A pre-breakfast walk around the almond, carob and fruit tree orchards surrounding our accommodation might reveal newly arrived migrant species such as Wrynecks, Redstarts or Pied Flycatchers. Resident species such as Cirl Bunting, Wryneck and Hoopoe will entertain while being situated close to a mountain ridge on the borders of the Tramuntana should reveal a selection of raptors including Booted Eagle and perhaps Griffon or Black Vulture. Staying at such a wonderful site gives us a huge advantage over those based at the main hotels in Puerto Pollença and Alcudia, with good birding right on our doorstep! In addition, being situated in the north of the island places us in close proximity for many of the islands premier birding sites. One of these is the Boquer Valley. A beautiful rocky valley, this forms the beginnings of the Tramuntana mountain range, and is a magnet for migrant birds, forming a funnel as they head north. A morning visit may reveal a selection of migrants including warblers, chats, flycatchers, Bee-eaters and hirundines, while rarer species such as Melodious, Western Subalpine and Western Bonelli’s Warblers can occur, and the ridges here often host Raven and Peregrine, Blue Rock Thrush, Crag Martin and Eleonora’s Falcon. This could also be the first place where we encounter the endemic Balearic Warbler, so we will be sure to listen out for its distinctive song. In the afternoon we will visit the vast expanse of the S’Albufera marshes, just a short drive away. The network of pools and waterways are well served by a variety of trails and hides, while the reed bed here is simply colossal! Our trip list is likely to soar, with bustling heronries hosting Little and Cattle Egrets, Night Herons and Glossy ibis, and the lagoons hosting Kentish Plover, Black-winged Stilt, Common Tern, Red Crested Pochard, Great White Egrets, Purple and Squacco Herons, Cetti’s and Great Reed Warblers and Marsh Harriers. Parties of Yellow Wagtails often pause here, and might include one of the more interesting races, and migrant shorebirds abound. Common Greenshank, Common and Wood Sandpipers, Spotted Redshank, Curlew Sandpiper and Little Ringed Plovers occur, and we will also search for another one of the specialities, Western Swamphen. Rarer still are the few Red-knobbed Coots that occur here, and our other target bird is the skulking Moustached Warbler. S’Albufera is the jewel in Mallorca's birding crown and one visit really only scratches the surface. There are also several excellent sites around the edge of the main reserve, such as the Depuradora ponds where Marbled Duck can often be seen and passing Whiskered Terns and Collared Pratincoles might be found. There is also a small colony of European Bee-eaters here, and the whole area is good for migrants generally. Returning to our hotel after a superbly varied day, a cold beer by the pool accompanied by the calls of Stone Curlew will be the perfect ending.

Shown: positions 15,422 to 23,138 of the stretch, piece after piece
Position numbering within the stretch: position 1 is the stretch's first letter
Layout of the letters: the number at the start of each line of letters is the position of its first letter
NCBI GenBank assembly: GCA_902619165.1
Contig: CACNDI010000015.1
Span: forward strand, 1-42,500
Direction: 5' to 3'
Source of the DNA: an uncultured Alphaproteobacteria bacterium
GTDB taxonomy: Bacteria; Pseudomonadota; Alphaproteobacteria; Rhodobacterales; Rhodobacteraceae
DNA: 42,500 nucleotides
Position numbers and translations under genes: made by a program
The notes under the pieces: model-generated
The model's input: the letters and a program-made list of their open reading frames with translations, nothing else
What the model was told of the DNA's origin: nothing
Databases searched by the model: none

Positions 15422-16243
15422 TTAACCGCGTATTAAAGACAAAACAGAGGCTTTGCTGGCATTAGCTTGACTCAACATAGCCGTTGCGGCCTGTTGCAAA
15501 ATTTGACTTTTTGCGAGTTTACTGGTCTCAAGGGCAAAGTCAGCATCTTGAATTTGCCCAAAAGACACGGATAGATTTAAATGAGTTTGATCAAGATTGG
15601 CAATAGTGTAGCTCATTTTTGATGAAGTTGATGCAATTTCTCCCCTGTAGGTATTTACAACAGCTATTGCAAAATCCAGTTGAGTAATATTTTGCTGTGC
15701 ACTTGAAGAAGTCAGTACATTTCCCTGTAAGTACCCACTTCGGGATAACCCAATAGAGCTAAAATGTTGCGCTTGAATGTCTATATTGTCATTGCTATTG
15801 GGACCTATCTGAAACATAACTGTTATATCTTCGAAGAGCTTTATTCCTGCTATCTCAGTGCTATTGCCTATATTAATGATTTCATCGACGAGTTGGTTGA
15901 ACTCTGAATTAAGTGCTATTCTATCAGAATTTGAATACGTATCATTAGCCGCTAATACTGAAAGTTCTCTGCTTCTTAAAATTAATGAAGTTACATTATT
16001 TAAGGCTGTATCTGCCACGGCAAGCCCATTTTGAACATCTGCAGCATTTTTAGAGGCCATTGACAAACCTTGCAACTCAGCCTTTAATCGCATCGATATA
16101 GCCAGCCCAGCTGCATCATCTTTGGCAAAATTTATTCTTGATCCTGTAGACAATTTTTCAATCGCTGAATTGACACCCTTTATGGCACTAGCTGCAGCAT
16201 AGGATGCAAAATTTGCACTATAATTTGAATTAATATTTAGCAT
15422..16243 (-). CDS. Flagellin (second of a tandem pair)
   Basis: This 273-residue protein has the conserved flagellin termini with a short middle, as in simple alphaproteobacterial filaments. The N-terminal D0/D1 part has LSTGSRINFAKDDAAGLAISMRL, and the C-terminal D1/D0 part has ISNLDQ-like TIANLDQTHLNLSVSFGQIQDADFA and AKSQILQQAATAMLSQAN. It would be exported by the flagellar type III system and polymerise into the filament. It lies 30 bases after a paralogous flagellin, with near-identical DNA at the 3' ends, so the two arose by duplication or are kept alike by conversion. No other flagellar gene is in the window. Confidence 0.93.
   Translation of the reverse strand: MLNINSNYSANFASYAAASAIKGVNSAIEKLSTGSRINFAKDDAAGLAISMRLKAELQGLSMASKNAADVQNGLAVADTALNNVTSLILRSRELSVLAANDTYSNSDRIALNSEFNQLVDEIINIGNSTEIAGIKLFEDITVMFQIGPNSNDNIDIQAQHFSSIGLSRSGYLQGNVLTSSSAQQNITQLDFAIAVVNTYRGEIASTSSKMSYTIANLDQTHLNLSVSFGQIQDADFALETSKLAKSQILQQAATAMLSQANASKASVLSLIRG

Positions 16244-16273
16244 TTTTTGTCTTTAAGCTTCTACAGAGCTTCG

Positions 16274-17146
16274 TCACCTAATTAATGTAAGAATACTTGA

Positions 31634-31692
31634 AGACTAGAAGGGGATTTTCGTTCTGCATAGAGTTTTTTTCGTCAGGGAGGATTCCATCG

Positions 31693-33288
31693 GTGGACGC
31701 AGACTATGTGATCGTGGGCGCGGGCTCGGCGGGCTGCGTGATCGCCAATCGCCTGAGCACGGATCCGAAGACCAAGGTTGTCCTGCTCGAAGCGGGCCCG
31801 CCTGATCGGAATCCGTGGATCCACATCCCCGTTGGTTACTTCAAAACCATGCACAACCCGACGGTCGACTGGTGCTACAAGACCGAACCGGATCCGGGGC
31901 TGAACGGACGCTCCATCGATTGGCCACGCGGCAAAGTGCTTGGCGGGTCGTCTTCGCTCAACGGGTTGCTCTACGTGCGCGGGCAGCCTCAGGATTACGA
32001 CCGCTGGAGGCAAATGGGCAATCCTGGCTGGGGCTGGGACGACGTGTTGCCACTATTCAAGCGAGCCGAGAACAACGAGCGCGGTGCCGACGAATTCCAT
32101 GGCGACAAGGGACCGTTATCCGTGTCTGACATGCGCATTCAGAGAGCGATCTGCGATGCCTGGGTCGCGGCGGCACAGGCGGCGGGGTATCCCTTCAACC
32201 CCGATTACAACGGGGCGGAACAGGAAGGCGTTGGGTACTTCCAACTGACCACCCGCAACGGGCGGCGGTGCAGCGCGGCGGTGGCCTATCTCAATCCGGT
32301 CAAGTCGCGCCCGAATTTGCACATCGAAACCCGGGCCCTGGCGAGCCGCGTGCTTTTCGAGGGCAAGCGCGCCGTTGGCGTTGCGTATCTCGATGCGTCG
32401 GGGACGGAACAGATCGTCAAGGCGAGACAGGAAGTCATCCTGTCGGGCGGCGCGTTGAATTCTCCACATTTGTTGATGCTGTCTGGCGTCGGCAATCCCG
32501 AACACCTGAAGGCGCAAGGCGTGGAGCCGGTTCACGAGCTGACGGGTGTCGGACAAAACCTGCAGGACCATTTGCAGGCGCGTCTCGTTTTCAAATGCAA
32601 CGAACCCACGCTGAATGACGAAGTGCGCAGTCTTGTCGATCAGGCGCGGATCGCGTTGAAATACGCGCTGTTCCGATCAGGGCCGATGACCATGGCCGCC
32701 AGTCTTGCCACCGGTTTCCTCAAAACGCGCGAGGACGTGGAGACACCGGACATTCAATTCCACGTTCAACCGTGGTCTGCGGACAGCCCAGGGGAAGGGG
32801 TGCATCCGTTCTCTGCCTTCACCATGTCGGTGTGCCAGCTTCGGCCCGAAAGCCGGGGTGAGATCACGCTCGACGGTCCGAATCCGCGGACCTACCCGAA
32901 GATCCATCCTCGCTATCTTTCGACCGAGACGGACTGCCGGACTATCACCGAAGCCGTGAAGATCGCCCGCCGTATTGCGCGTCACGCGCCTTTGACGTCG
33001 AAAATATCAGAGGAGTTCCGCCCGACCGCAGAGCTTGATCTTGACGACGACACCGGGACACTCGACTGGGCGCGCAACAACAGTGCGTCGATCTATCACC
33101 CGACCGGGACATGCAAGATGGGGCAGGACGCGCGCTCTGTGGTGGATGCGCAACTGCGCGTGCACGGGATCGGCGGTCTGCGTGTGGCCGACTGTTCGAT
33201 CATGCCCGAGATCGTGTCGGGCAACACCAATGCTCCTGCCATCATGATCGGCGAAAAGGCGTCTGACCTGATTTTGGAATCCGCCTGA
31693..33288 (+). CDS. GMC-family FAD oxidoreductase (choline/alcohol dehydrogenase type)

This morning we will be making our way into the spectacular World Heritage Site of the Tramuntana mountains. Winding our way through breath-taking limestone peaks and valleys, we will stop for a walk through one of our favourite passages, at Mortitx. A spectacular valley with the Vinyes Mortitx winery at the heart of it, this location is particularly special for giving us the opportunity to see the rare Bonelli's Eagle, recently reintroduced to the island. This is also an excellent site for both Black and Griffon Vultures, and we can expect to get good views, along with Blue Rock Thrush and Crag Martin. Bee-eaters may be noted passing overhead or perhaps hawking for insects over the grapevines, while flycatchers can be everywhere if a fall has taken place, and a variety of warblers might be found in the surrounding vegetation. Fence lines are checked for shrikes and chats and an eye as always kept on the sky for passing raptors and hirundines. We have previously found the rare Collared Flycatcher in this location so anything is possible! In the afternoon, we will head out again to the nearby smaller S’Albufereta marsh. This can be a good place to see Greater Flamingo and Red-crested Pochard, while Purple Heron or Great White Egret might be noted along with a fishing Osprey and a selection of wildfowl and waders. Zitting Cisticola are common in the surrounding grasses, while Firecrest are frequent in the pines. Audouin's Gull is also quite easy to see along this stretch of beach, while the nearby Can Cuarassa track holds one of the few colonies of Spotless Starlings in Mallorca and can also be good for migrant species.